Until the Trump administration came in, TPS beneficiaries who might face perilous (or even deadly) circumstances if forced to return home have been allowed to stay in the US, even if the original emergency that led to TPS status has ended But now the government is briskly bringing TPS status for various countries one by one, placing these migrants on a schedule for either deportation or illegal status. Administration officials have argued TPS decisions must be based exclusively on whether the country conditions have improved with regard to the situations that led to the protections in the first place ― in the case of Honduras and El Salvador, devastation caused by a hurricane in 1998.
Many families, including children who are US citizens, could risk threats, kidnapping, gender-based violence or even death if sent to Honduras.
"The Secretary determined that the disruption of living conditions in Honduras from Hurricane Mitch that served as the basis for its TPS designation has decreased to a degree that it should no longer be regarded as substantial", the DHS statement read.
During President Donald Trump's administration 200,000 Salvadorans, 50,000 Haitians and 9,000 Nepalis have lost their protected status along with smaller groups of immigrants from Nicaragua and Sudan.
Most of the other countries that have come up for TPS review have been terminated except for Syria, which is in the midst of a devastating war.
At the time, the country was headed into a presidential election. "It makes the situation in Honduras and Central America worse and will assuredly come back to haunt us in time", Kevin Appleby, the senior director of worldwide migration policy at the Center for Migration Studies said.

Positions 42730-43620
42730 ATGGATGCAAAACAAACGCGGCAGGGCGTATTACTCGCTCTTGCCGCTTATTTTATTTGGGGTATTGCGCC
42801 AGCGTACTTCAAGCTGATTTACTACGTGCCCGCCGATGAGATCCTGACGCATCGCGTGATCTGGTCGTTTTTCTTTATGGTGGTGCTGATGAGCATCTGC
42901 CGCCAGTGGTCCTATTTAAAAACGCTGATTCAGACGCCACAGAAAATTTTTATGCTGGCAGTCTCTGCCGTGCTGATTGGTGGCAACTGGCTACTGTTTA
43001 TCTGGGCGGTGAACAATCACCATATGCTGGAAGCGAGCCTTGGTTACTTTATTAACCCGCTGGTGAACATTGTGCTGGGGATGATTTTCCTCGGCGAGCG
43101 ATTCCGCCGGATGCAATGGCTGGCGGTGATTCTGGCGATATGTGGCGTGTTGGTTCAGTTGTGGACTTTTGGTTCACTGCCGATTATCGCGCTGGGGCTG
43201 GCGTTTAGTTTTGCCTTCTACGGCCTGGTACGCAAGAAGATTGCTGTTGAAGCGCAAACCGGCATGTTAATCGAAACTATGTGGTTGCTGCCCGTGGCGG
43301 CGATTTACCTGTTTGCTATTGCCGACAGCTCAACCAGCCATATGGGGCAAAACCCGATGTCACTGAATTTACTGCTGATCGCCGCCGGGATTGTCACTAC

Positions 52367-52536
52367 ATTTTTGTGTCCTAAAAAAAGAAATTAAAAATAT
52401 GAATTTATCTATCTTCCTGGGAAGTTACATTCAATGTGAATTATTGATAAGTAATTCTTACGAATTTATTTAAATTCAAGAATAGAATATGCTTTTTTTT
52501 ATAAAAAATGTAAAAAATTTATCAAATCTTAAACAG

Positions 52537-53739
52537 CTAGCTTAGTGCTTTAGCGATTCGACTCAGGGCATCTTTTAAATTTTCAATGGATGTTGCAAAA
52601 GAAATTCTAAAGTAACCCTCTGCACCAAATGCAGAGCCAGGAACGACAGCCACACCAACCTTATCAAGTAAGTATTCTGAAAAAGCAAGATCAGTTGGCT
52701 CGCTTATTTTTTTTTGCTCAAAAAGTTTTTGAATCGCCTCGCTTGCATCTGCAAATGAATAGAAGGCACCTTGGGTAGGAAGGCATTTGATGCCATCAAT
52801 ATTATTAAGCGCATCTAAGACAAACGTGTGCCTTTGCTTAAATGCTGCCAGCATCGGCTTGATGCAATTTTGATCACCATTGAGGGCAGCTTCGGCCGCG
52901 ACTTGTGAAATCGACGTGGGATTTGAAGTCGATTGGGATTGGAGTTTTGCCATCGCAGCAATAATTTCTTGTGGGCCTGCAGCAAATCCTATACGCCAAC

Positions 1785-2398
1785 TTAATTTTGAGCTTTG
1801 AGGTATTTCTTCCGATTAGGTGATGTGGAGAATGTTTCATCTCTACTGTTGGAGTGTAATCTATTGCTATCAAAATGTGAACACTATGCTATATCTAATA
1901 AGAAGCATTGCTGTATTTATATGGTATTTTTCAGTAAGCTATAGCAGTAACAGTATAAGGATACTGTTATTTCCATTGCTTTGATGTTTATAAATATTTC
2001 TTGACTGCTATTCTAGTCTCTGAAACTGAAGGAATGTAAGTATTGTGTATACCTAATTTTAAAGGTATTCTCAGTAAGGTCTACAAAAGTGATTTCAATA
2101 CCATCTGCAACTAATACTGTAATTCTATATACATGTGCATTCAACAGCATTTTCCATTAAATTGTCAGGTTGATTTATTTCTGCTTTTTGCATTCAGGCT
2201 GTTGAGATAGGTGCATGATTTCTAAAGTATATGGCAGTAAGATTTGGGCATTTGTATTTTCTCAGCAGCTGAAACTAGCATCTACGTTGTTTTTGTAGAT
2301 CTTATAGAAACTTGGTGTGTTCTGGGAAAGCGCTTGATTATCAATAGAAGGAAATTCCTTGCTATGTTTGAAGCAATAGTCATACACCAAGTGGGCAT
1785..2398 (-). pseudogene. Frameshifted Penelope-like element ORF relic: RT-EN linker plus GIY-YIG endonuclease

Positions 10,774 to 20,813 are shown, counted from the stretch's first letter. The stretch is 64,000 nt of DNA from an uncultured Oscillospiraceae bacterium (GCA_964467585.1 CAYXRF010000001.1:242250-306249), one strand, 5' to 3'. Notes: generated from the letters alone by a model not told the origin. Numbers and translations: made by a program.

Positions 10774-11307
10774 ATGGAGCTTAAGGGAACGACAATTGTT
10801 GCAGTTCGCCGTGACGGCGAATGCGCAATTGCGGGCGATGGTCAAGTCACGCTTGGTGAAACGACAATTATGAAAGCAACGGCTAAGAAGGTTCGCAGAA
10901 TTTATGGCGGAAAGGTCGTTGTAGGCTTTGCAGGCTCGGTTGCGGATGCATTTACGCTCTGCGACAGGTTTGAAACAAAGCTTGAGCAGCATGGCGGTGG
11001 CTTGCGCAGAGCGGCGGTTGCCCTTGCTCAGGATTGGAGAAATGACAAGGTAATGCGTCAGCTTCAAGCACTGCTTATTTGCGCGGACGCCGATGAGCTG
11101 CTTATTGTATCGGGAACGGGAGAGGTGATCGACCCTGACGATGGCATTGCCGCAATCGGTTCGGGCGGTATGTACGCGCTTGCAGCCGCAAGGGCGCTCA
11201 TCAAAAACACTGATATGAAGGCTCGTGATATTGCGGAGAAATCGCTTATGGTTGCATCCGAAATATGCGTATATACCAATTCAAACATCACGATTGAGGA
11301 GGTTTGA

Reuters reports that the Honduras Ambassador to the US, Marlon Tabora, said that these families have lived in the US for 20 years and that re-integrating them into Honduras will not be easy if they decide to return. Now fully blind, he fears returning to Honduras, where his father was shot about 8 years ago.
In the past six months, DHS has ended TPS for almost 200,000 Salvadorans, 50,000 Haitians and 9,000 Nepalis, giving those groups 12 to 18 months to prepare a departure or secure some other form of legal status. The Honduran Foreign Ministry said it recognized the end of TPS was a "sovereign decision", but added it "deeply regrets the cancellation of the TPS program". With an eye on the upcoming TPS decision, it had enhanced efforts to crack down on cartels and human trafficking and sided with the Trump administration at the United Nations past year over moving the US embassy in Israel to Jerusalem, USA Today reported. Each year, Honduras TPS holders contribute $1 billion in GDP. Sources told CNN that Duke made the decision despite pressure from White House chief of staff and former DHS Secretary John Kelly to terminate it then.
Another unconscionable attack on immigrants: Trump is reportedly ending TPS for Hondurans and will try to kick out 57,000 men, women and children to a country suffering from violence and poverty.